Part 2 – Neuro-Chemical Customer Service

How Cortisol Damages your Customer Experience

In the last article we looked at the role that Dopamine plays in our brains and customer behaviour. That it helps customers to remember peak moments in your service experience.

In this second article we understand Cortisol – Its role and consequences to the success of your business.

Cortisol is an important hormone in the body, secreted by the adrenal glands and involved in functions including

  • Regulation of blood pressure
  • Immune function
  • Inflammatory response

All three of which are important for the well being of both your external and internal customers.

Although stress isn’t the only reason that Cortisol is secreted into the bloodstream, it has been termed “the stress hormone” because it’s also secreted in higher levels during the body’s ‘fight or flight’ response to stress, along with Adrenalin.

It’s responsible for several stress-related changes in the body. Small increases of Cortisol have some positive effects such as a quick burst of energy for survival reasons.

While Cortisol is an important and helpful part of the body’s response to stress, it’s important that the body’s relaxation response is activated so the body’s functions can return to normal following a stressful event.

Using Cortisol Wisely

This is the key customer service requirement, ensuring we can help customers and staffs return healthily from the stress response – Something we’ll discuss in part three.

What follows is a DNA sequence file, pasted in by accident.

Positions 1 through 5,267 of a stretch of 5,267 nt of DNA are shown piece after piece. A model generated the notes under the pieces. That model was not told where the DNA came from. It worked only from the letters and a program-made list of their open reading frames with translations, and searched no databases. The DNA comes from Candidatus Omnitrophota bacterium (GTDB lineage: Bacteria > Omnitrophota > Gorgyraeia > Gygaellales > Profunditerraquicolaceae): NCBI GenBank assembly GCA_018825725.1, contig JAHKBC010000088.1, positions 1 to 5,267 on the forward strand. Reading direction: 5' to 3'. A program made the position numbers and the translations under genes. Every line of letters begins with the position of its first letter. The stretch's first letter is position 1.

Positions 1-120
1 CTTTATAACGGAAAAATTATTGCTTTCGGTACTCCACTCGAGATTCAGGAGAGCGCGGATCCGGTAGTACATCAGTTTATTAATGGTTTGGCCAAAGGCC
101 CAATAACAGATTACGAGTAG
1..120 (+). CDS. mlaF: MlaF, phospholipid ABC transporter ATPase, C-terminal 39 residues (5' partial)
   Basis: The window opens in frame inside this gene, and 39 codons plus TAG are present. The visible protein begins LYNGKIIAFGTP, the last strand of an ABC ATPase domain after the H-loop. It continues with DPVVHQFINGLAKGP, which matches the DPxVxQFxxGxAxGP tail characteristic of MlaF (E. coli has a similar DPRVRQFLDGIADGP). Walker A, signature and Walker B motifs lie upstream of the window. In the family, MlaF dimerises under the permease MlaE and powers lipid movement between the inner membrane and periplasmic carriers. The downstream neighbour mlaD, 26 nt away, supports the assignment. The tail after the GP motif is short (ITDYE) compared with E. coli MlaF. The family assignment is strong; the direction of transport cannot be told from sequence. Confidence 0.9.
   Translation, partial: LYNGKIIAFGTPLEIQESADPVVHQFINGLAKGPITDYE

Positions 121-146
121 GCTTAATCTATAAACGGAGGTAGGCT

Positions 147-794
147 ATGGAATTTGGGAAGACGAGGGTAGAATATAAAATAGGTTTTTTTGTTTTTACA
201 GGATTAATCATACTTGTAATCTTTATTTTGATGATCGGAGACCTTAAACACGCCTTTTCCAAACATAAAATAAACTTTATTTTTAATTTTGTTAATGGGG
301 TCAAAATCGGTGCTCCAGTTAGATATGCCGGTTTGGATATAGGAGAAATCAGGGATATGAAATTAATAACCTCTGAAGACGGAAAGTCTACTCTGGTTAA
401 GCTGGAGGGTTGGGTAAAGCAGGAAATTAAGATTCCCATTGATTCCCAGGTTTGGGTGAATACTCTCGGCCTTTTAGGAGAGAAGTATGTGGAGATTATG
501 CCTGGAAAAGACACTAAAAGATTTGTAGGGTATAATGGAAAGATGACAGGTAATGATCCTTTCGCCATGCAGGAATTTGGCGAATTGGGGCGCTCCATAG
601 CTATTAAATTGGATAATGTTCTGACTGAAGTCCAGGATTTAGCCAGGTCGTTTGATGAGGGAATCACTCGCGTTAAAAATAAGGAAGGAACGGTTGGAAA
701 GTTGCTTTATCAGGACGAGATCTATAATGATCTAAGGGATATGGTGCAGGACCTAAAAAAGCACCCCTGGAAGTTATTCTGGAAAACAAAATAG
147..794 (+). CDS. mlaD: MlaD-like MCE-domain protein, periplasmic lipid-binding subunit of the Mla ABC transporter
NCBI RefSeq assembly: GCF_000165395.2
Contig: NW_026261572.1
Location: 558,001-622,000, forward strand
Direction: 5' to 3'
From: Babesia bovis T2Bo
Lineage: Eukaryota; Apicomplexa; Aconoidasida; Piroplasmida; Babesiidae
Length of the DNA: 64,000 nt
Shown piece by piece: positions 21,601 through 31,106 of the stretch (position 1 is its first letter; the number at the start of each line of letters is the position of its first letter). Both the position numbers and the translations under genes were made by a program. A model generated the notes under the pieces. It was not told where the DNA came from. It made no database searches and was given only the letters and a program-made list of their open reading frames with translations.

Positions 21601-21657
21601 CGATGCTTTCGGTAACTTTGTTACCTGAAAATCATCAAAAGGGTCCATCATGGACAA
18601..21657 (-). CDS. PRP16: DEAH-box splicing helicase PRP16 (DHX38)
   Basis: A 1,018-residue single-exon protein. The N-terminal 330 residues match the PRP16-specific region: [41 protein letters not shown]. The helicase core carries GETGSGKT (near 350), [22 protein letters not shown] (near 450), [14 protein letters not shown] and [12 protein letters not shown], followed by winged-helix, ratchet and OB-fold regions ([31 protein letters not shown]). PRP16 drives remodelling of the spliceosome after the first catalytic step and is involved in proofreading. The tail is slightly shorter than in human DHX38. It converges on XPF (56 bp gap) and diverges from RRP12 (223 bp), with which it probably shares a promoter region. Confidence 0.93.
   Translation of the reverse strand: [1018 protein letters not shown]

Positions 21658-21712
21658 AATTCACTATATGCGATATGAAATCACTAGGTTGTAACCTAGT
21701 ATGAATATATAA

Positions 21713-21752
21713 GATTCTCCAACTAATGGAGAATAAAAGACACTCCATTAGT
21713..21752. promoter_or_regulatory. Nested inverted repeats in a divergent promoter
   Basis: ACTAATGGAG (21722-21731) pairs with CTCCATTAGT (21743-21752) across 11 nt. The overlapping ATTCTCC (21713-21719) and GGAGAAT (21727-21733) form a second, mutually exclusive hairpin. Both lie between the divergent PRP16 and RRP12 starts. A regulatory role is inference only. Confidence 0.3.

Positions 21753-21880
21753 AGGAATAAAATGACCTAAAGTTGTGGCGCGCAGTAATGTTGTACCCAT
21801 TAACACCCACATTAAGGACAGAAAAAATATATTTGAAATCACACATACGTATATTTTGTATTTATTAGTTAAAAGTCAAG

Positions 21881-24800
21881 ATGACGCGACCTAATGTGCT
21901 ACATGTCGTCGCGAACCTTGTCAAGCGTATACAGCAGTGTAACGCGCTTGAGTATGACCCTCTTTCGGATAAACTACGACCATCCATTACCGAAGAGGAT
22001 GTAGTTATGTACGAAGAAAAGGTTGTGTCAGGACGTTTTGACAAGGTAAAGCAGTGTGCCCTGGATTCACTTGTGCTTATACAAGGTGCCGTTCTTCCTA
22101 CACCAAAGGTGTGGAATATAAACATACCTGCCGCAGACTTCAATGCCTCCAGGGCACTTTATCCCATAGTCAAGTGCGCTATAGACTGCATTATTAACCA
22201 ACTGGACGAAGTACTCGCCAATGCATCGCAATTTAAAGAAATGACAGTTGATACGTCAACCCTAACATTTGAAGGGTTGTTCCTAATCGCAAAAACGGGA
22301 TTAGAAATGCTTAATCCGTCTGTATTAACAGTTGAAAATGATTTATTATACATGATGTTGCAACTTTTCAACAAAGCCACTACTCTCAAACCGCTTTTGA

In our current high-stressor culture, the body’s stress response is activated so often that the body doesn’t always have a chance to return to normal, resulting in a state of chronic stress.

We often underestimate how close to fight/flight we are – as we are subject to anxiety in situations such as

  • Handling customer emotions and complaints
  • Hearing about the latest company change or re-organisation
  • Bonus, financial, recognition and promotion restrictions that clash with our needs
  • Targets that feel impossible
  • Working way more hours than in our contract

Higher and more prolonged levels of Cortisol in the bloodstream have been shown to have negative effects, which certainly affect our work such as:

  • Impaired cognitive performance
  • Higher blood pressure
  • Lowered immunity and inflammatory responses in the body – slowed wound healing and other health consequences
  • Increased abdominal fat, (associated with a greater amount of health problems)
  • Including heart attacks, strokes, diabetes etc
  • Increased sickness and absenteeism (and associated costs)

To keep Cortisol levels healthy and under control, the body’s soothing and relaxation system should be activated after the fight or flight response occurs.

We can learn to access this system and relax our body through various approaches (see next week’s article) as well as making lifestyle changes in order to keep our body from reacting to stress in the first place.

As you’ve guessed, this is imperative for any organisation that truly desires resilience – To maintain staff and performance resilience that directly maintains the quality of its customer and employee experience.

For leading, ethical organisations these are essential if you, your teams and your experience are to be at the top of their game.

 

 

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